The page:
A flexible new calendar appears to have achieved the impossible - shortening the academic year for most children while raising standards.
The "intercession calendar" reduces the basic school year from 180 to 170 days but allows schools to offer up to 26 days' extra tuition to children who have fallen behind.
The five rural school districts in Texas that have pioneered the calendar have seen scores in reading, writing and maths tests rise in comparison with other districts using the old "agrarian" calendar which runs from mid-August to May. Disadvantaged children made the biggest gains.
The calendar is divided into six-week segments. If children make good progress for five weeks they can spend the sixh week on "enrichment activities". Many take field trips, technology programmes or reading activities. But they can also use the week for family holidays.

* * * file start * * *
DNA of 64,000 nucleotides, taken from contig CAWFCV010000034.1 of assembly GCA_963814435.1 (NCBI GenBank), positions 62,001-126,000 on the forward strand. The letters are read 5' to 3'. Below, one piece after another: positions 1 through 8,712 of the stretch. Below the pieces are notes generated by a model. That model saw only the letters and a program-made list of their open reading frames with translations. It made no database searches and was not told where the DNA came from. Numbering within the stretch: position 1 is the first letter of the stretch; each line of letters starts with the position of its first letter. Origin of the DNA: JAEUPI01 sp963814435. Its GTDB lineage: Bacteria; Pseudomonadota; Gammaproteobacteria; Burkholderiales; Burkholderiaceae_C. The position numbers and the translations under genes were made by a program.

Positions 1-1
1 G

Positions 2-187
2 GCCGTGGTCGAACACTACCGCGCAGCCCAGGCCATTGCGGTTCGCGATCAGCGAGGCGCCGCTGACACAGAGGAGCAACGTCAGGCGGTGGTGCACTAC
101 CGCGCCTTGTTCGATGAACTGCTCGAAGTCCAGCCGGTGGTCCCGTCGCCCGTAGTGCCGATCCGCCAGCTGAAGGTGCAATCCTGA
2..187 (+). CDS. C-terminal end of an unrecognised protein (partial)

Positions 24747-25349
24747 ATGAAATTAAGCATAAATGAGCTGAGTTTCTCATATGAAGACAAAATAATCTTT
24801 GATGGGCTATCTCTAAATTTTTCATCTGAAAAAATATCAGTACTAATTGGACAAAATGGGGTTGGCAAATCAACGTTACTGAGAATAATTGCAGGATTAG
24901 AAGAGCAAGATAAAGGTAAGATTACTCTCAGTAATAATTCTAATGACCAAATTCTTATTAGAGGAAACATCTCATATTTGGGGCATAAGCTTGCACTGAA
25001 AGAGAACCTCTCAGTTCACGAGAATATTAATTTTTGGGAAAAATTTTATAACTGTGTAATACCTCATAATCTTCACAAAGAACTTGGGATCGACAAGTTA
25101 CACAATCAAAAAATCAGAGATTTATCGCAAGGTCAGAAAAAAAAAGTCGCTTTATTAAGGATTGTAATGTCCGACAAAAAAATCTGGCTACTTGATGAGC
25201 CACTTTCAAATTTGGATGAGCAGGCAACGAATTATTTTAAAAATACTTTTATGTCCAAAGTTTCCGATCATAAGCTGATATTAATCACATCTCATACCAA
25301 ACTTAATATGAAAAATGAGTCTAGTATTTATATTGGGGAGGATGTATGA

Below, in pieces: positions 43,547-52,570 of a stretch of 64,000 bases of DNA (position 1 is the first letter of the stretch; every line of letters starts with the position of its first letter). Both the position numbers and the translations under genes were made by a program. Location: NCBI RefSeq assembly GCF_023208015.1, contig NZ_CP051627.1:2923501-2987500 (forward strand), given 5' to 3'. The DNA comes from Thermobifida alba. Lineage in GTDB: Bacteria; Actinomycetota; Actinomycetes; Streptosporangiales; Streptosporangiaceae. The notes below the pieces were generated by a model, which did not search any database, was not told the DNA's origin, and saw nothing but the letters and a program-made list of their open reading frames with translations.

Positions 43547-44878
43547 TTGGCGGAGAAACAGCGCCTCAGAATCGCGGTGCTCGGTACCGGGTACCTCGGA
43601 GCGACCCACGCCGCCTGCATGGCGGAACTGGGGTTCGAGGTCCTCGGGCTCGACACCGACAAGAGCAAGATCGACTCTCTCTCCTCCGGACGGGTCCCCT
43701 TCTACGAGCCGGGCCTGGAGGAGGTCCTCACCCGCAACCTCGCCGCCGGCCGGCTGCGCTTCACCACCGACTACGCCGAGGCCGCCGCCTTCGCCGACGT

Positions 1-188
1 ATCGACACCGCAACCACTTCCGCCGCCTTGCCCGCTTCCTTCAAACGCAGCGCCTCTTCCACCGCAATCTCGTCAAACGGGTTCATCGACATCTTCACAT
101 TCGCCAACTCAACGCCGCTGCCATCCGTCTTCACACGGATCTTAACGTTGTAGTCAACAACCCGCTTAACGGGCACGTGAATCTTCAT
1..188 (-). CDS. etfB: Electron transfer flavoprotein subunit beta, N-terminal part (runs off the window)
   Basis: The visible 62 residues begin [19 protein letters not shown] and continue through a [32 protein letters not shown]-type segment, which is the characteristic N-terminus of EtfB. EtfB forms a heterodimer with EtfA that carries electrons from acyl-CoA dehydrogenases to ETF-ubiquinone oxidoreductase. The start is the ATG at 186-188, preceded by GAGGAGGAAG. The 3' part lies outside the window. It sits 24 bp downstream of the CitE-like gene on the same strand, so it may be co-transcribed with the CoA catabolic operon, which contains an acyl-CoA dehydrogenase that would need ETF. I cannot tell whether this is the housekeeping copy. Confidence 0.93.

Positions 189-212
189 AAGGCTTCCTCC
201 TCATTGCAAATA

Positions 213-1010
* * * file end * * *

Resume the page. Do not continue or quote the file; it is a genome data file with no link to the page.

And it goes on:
By contrast, struggling pupils come back to school and get intensive, individual attention.
Texas Aamp;M University researcher Jimmy K Byrd says: "The basic premise is that the knowledge gap is minimal each six weeks, and the student in need of assistance does not have to wait until summer school to obtain it."
Just over 650 of America's 15,000 school districts are said to have adopted alternative school years, a 10-fold increase since 1986. But recently some Texan districts reverted to the old calendar.